And Now, for Some Good News! 5 Event Companies Giving Back Right Now

April 3, 2020

While it’s important for all of us to stay informed about the current health crisis and its impact on our industry, TSNN believes it’s important to balance out the negative with positive and inspiring news. That’s why we’ve launched this weekly Good News column to shine a well-deserved spotlight on all the amazing events and event-related companies making a positive difference during this challenging time. Here, five reasons to smile today:

Good360 Helps Canceled Events Donate Unused Items

Good360 is helping show organizers and vendors of cancelled trade shows, conferences and festivals donate unused event materials and product samples, and then distributing these items to people facing challenging life circumstances. 

Based in Alexandria, Virginia, Good360 has been helping companies donate excess goods and merchandise through its global network of 90,000 vetted nonprofits since 1983, but this is the first time the organization has set up a program specifically for the events industry, according to charity officials. 

We are currently working with the organizers of several cancelled national conferences to donate highly needed goods to members of our nonprofit network, who then get the items to people in need,” explained Matt Connelly, CEO of Good360. “At the same time, we help sustainability efforts by keeping these unneeded items out of landfills and giving them a longer life.”

After having to cancel its annual meeting and exhibition in March, the International Association for Dental Research turned to Good360 for help finding a home for its more than 5,000 welcome bags containing toothpaste and other dental care items, explained Christopher H. Fox, CEO of IADR. 

To learn how to donate to Good360, go here. 

Los Angeles Convention Center Feeds At-Risk Students and Families

Levy donation

The convention center and its food and beverage provider, Levy Restaurants, teamed up with Musically Fed to donate and distribute 4,000 pounds of unused conference food to the Alliance College-Ready Public Schools. The donation benefitted hundreds of students grades 6-12 – many of whom depend on school meals for daily sustenance – and their families.

According to Maria Brunner, CEO of Musically Fed, a nonprofit that works to mobilize the music industry to combat hunger, charitable actions such as these are essentially life-saving for schools in low-income areas and at-risk populations.

“Our amazing partnership with Levy Restaurants and the Los Angeles Convention Center provides a beacon of light from civic-minded organizations, leveraging their resources and compassion to positively impact so many families during this otherwise dark time,” Brunner said. 

To learn more about Musically Fed, go here.

Diversified Communications Donates Hand Sanitizer to Local Hospital

Before coronavirus became a nationwide concern, Diversified Communications was gearing up to hold its annual North American Seafood Expo, March 15-17 in Boston. But when the event was cancelled, the Portland, Maine-based event producer found itself with an overstock of unused bottles of hand sanitizer. 

Diversified decided to donate the eight cases of sanitizer to medical professionals at Maine Medical Center who were working to save lives.

“We feel great that we have some way of giving back to our community here,” said Janice Rogers, corporate vice president of human resources for Diversified Communications, in a local news story. “We didn’t feel right not using it, and we wanted to make sure that people who are on the front line fighting this virus have the supplies they need.” 

Pennsylvania Convention Center and Aramark Donate 900 Pounds of Food 

Faced with a surplus of perishable food following event cancellations, the Pennsylvania Convention Center worked with Aramark to ensure that 900 pounds of unused food was donated to individuals and families in need. 

A total of 501 pounds of dairy and produce items were provided to Sunday Breakfast Rescue Mission, the largest emergency homeless shelter in Philadelphia; while 297 pounds of dairy and produce were provided to Valley Youth House’s Achieving Independence Center, which supports youth preparing to leave the foster/dependent care system.

“With so many individuals and families struggling during this difficult time, we wanted to make sure that this food was put to good use,” said Gregory J. Fox, Esq., board of directors chairman of the Pennsylvania Convention Center Authority. “Sunday Breakfast Rescue Mission and the Valley Youth House do great work in the local community and we know they will make sure this food gets to those who need it.” 

MGM Resorts International Pledges $1 Million for Employee Emergency Fund

MGM Resorts International has launched an array of initiatives to support those economically impacted by the COVID-19 pandemic. These include a $1 million crisis and disaster relief pledge into an employee emergency grant fund and donating the equivalent of 400,000 meals through local food banks across the U.S.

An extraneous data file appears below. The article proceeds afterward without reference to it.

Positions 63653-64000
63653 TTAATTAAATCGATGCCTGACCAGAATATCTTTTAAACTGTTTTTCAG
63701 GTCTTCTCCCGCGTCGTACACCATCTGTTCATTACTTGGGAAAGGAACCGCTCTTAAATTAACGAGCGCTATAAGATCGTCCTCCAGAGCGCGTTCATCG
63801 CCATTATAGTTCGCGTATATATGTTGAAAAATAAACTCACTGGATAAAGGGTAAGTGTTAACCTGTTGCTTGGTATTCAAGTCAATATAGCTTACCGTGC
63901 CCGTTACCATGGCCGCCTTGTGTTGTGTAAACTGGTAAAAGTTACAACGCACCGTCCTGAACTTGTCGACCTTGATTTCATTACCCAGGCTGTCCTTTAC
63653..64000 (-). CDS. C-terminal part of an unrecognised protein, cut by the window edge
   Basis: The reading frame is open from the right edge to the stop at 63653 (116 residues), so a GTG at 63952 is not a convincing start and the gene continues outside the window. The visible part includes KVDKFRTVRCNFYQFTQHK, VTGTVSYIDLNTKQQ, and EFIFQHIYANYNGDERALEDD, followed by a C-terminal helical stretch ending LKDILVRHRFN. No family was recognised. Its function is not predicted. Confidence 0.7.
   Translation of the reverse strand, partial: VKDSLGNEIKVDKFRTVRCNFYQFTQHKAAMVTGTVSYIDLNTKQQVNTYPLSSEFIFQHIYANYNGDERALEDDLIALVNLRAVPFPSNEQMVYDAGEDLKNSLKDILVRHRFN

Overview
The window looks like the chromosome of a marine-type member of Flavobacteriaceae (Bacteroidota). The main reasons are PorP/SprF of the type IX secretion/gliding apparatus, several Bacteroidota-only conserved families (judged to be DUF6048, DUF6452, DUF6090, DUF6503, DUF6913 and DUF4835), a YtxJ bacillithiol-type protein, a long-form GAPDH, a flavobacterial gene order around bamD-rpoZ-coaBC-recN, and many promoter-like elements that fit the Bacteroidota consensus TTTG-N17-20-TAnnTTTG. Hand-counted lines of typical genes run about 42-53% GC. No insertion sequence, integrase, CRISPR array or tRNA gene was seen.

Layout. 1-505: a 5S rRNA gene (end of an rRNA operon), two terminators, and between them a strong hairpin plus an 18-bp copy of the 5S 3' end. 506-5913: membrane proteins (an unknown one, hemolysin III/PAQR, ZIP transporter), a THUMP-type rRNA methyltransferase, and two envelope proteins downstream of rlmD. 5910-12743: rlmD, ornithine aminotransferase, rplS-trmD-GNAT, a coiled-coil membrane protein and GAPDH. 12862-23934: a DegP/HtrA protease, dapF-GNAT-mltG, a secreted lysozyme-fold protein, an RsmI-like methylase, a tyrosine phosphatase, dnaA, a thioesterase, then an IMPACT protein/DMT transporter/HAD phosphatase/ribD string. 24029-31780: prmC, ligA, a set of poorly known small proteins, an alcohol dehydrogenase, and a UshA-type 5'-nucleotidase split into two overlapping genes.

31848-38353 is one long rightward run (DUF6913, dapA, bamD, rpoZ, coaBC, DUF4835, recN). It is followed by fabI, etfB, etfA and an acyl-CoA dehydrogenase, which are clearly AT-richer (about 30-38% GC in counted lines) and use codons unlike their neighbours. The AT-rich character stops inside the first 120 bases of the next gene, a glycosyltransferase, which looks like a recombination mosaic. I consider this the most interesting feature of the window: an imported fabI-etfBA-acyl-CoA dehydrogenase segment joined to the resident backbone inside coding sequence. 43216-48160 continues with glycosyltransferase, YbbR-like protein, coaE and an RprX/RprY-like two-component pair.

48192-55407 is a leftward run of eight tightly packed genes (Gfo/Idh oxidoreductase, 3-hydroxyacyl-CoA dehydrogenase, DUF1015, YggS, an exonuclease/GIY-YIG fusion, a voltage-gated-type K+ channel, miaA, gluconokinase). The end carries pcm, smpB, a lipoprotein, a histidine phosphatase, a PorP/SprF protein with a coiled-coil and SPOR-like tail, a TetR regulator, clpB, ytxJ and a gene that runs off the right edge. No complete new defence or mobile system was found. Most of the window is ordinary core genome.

“We know that this is an extremely challenging and uncertain time for many of our employees, their families, friends and neighbors, and we are committed to help those in need,” said Bill Hornbuckle, acting CEO and president of MGM Resorts International. 

The MGM Resorts Emergency Relief Fund provides short-term relief for employees and their immediate families in making payments or meeting financial obligations during unexpected hardships. The company’s $1 million pledge will provide expanded coverage to help full-time employees, on-call employees and those facing layoff, separation or furlough.

Since the temporary closure of its 21 resort properties across the country, MGM has also worked with local food banks in the communities in which it operates to donate 480,000 pounds of food to charitable organizations.


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Partner Voices
Less than six months ago, Lisa Messina joined the Las Vegas Convention and Visitors Authority (LVCVA) as the first-ever chief sales officer after leading the sales team at Caesars Entertainment. A 12-year Las Vegas resident, Messina is a graduate of Cornell University’s School of Hotel Administration and serves on MPI International’s board of directors. TSNN had a chance to catch up with this dynamic leader and talk to her about her vision for the new role, current shifts in the trade show industry, creating more diversity and equity within the organization, and advice to future female leaders. Lisa Messina, Chief Sales Officer, LVCVA With Las Vegas becoming The Greatest Arena on EarthTM, what are some of the things you’re most excited about in your role? Our team was at The Big Game’s handoff ceremony earlier this month, and I couldn’t help but think, “We’re going to crush it next year!”  These high-profile events and venues not only drive excitement, but also provide unmatched opportunities for event planners. Allegiant Stadium hosts events from 10 to 65,000 people and offers on-field experiences. Formula 1 Grand Prix will take place in Las Vegas in November, after the year-one F1 race, the four-story paddock building will be available for buyouts and will also offer daily ride-along experiences that will be available for groups. And, of course, the MSG Sphere officially announced that it will open in September, ahead of schedule, with a U2 residency. It’s going to be the most technologically advanced venue as far as lighting, sound, feel, and even scent, and it will be available for buyouts and next-level sponsorships inside and outside. There’s no ceiling to what you can do when you’re doing events in Las Vegas.  Allegiant Stadium As the trade show and convention business returns to the pre-pandemic levels, what shifts are you noticing and how do you think they will impact the industry going forward? Our trade show organizers are very focused on driving customer experience. Most of our organizers are reporting stronger exhibitor numbers and increased numbers of new exhibitors, with trade shows proving to be almost or above 2019 levels. Now our organizers are really doubling down on driving attendance and focusing on the data to provide that individualized, customized experience to help attendees meet their goals and get the best value. Some companies continue to be cautiously optimistic with their organizational spend when it comes to sending attendees, but I think it will continue to improve. As the U.S. Travel Association makes more progress on the U.S. visa situation, we also expect a growing influx of international attendees. What are some innovative ways the LVCVA helps trade show and convention organizers deliver the most value for their events? We focus on customer experience in the same way that trade show organizers are thinking about it. We got rave reviews with the West Hall Expansion of the Las Vegas Convention Center (LVCC), so over the next two years, we will be renovating the North and the Central halls, which will include not just the same look and feel, but also the digital experiences that can be leveraged for branding and sponsorship opportunities.  Vegas Loop, the underground transportation system designed by The Boring Company, is also a way we have enhanced the customer experience. Vegas Loop at the LVCC has transported more than 900,000 convention attendees across the campus since its 2021 launch. Last summer, Resorts World and The Boring Company opened the first resort stop at the Resorts World Las Vegas , with plans to expand throughout the resort corridor, including downtown Las Vegas, Allegiant Stadium and Harry Reid International Airport. The LVCVA also purchased the Las Vegas Monorail in 2020, the 3.9-mile-long elevated transportation system that connects eight resorts directly to the convention center campus. This is the only rail system in the world that integrates fares directly into show badges and registration. For trade show organizers, these transportation options mean saving time, money and effort when it comes to moving groups from the hotels to LVCC and around the city. Also, the more we can focus on building the infrastructure around the convention center, the more it supports the customer experience and ultimately supports our trade show organizers. Scheduled to debut in Q4, Fontainebleau Las Vegas will offer 3,700 hotel rooms and 550,000 square feet of meeting and convention space next to LVCC.  What are some of the plans for advancing DEI (diversity, equity and inclusion) within your organization? We’re currently partnering with instead of working with a leading consulting firm, to lay the foundation and create a solid DEI plan and be the leader when it comes to DEI initiatives. The heart of that journey with the consulting firm is also talking to our customers about their strategic approaches to DEI and driving innovation in this space.  What are your favorite ways to recharge? My husband and I have an RV and we’re outdoorsy people. So, while we have over 150,000 world-class hotel rooms and renowned restaurants right outside our doorstep, one of my favorite things to do is get out to Red Rock Canyon, the Valley of Fire, and Lake Mead. Five of the top national parks are within a three-hour drive from Las Vegas, so there’s a lot you can do. We love balancing the energy of Las Vegas with nature, and we’re noticing that a lot of attendees add activities off the Strip when they come here.  Valley of Fire What advice would you give to women following leadership paths in destination marketing? I think it’s about being laser-focused on what you want to accomplish; building a team around you that lifts you and helps you achieve your goals; and being humble and realizing that you do it as a group. No one gets this done alone. Thankfully, there are a lot of women in leadership in this organization, in our customers’ organizations, and in this city that we can be really proud of. We’re a formidable force that is making things happen.   This interview has been edited and condensed. This article is exclusively sponsored by the Las Vegas Convention & Visitors Authority. For more information, visit HERE.